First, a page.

Local market reaches Big Data “tipping point” as adoption accelerates

Local adoption of Big Data has been characteristic of a "two-speed economy."

The local Big Data Technology and Services market is expected to grow at a five year compound annual growth rate (CAGR) of more than 28 per cent from $US260.3 million in 2014 to $US711.2 million in 2018 with the fastest growing segments being Cloud Infrastructure, Storage, Discovery and Analytics Applications, and Networking Infrastructure.

IDC's 2014 Big Data Pulse end-user research reveals that Big Data and Analytics budgets are up on the previous year as organisations look to capitalise upon both top and bottom line data-driven gains across verticals with 25 per cent of Australian organisations in particular planning to increase their Big Data and Analytics budgets in 2015.

“Australia’s adoption of Big Data has been characteristic of a two-speed economy,” says Sally Parker, Research Director for Cloud and Big Data, IDC.

“However, a growing imperative for organisations to leverage technology to innovate and ultimately remain competitive not just locally but globally is driving data-driven intelligence initaitives.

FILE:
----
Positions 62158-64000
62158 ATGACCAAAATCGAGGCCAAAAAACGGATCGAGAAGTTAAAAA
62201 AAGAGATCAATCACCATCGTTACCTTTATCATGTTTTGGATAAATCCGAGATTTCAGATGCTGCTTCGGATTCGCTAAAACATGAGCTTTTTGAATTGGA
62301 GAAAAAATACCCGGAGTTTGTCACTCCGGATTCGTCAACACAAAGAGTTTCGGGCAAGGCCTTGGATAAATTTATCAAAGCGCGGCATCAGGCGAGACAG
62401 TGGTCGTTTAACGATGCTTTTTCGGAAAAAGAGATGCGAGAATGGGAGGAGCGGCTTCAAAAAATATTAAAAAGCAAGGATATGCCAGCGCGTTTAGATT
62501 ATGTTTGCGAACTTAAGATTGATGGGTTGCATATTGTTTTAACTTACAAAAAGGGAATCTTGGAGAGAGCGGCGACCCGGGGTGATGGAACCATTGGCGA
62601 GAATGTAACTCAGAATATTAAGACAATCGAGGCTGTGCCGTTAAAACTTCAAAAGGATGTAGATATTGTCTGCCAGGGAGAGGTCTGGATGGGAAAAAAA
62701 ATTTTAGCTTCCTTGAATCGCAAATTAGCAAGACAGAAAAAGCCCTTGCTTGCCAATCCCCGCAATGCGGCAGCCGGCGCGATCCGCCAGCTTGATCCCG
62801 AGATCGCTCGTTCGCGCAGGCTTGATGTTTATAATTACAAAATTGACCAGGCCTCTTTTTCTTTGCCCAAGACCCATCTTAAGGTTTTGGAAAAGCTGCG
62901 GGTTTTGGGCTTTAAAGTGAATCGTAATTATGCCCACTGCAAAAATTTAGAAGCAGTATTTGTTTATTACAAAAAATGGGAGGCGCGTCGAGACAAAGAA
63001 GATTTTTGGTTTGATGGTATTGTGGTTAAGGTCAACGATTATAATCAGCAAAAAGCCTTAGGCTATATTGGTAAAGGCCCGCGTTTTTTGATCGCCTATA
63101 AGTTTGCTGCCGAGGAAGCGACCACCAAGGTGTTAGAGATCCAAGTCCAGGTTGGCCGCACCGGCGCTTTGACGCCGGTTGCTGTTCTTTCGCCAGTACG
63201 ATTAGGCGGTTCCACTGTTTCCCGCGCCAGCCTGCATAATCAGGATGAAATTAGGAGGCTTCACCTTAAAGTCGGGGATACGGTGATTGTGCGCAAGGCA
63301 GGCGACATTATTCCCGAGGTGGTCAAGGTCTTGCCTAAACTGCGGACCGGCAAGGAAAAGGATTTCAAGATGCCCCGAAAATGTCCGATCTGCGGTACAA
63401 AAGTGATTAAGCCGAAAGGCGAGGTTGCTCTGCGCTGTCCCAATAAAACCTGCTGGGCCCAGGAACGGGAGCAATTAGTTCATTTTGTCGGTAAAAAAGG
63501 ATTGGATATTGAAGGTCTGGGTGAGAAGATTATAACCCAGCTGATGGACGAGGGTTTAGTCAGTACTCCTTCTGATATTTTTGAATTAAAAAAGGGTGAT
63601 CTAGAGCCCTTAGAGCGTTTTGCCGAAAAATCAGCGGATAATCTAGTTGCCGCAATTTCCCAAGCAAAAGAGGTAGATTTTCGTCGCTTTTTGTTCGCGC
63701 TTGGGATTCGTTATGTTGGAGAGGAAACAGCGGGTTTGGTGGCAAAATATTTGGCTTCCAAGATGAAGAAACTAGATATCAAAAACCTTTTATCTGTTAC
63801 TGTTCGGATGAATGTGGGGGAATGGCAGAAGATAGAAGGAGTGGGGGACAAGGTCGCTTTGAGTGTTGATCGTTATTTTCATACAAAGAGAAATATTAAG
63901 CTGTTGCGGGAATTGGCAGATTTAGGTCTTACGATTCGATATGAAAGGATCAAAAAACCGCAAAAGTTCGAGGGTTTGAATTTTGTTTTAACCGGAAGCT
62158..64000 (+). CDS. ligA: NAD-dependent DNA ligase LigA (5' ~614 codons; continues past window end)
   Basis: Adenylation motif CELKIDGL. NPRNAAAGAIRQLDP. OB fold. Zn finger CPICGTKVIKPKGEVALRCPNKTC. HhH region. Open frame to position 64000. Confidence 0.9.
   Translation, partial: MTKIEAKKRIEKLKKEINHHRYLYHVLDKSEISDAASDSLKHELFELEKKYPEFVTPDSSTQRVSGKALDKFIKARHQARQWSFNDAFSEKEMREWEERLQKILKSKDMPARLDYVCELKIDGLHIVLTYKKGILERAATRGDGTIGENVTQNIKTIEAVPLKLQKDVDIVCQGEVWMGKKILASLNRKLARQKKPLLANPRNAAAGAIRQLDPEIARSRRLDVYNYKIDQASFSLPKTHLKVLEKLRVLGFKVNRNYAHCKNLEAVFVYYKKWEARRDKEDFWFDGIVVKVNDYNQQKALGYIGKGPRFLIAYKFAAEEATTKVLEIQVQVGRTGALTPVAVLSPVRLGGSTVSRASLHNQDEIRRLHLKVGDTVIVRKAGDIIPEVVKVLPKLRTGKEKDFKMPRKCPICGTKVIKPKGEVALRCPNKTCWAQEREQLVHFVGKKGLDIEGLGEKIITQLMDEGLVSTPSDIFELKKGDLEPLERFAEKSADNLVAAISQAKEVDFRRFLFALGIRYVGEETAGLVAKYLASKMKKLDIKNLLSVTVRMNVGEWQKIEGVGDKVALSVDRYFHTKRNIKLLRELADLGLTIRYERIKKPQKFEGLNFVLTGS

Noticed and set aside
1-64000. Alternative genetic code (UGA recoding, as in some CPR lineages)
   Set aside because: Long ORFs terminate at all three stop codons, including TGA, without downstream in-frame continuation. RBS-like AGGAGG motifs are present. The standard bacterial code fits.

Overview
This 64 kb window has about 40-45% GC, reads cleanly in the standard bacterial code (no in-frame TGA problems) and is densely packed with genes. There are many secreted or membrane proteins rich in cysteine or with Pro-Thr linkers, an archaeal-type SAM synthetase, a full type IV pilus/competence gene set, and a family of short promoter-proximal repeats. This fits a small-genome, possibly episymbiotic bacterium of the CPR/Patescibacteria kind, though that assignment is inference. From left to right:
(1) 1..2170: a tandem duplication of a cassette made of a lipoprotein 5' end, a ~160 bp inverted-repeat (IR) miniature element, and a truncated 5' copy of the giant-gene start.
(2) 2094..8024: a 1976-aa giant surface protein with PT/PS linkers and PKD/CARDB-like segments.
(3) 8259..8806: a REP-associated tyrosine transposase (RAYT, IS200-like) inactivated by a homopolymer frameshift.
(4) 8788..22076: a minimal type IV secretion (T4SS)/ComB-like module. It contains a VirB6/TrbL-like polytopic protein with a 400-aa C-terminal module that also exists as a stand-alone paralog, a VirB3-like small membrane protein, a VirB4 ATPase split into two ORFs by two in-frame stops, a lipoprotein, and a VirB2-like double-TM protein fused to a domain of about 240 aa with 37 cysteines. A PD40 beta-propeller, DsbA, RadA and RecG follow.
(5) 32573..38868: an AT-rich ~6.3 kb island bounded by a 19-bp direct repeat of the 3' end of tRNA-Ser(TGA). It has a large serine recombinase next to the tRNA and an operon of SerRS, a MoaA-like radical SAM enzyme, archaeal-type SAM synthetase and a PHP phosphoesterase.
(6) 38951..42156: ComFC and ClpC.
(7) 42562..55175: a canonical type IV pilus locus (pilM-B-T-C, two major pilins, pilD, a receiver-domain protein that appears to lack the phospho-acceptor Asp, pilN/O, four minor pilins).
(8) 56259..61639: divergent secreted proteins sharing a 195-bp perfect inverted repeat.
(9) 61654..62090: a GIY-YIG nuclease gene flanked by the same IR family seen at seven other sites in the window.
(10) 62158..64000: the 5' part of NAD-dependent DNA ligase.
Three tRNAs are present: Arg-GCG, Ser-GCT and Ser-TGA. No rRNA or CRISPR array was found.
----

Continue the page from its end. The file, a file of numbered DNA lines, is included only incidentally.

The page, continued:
“While one of the most mature markets in Asia/Pacific, many organisations remain in discovery stage.”

At present, IDC believes that 2015 represents a tipping point for Big Data and Advanced Analytics adoption in Australia, and while the analyst firm did not release Kiwi figures, the same can no doubt be said for the New Zealand market across the Tasman.

Going forward, IDC claims opportunities for competitive gains exist across verticals with improving customer experience and customer service ranking as a top business priority in line with priorities in New Zealand and Asia/Pacific.

Australian organisations expect Big Data and Advanced Analytics projects to deliver outcomes that will improve competitive advantage, enhance customer service and support, and aid with customer acquisition and retention.

IDC also observes trends towards bottom line initiatives in Healthcare and Resources versus top line initiatives in Financal Services and Insurance.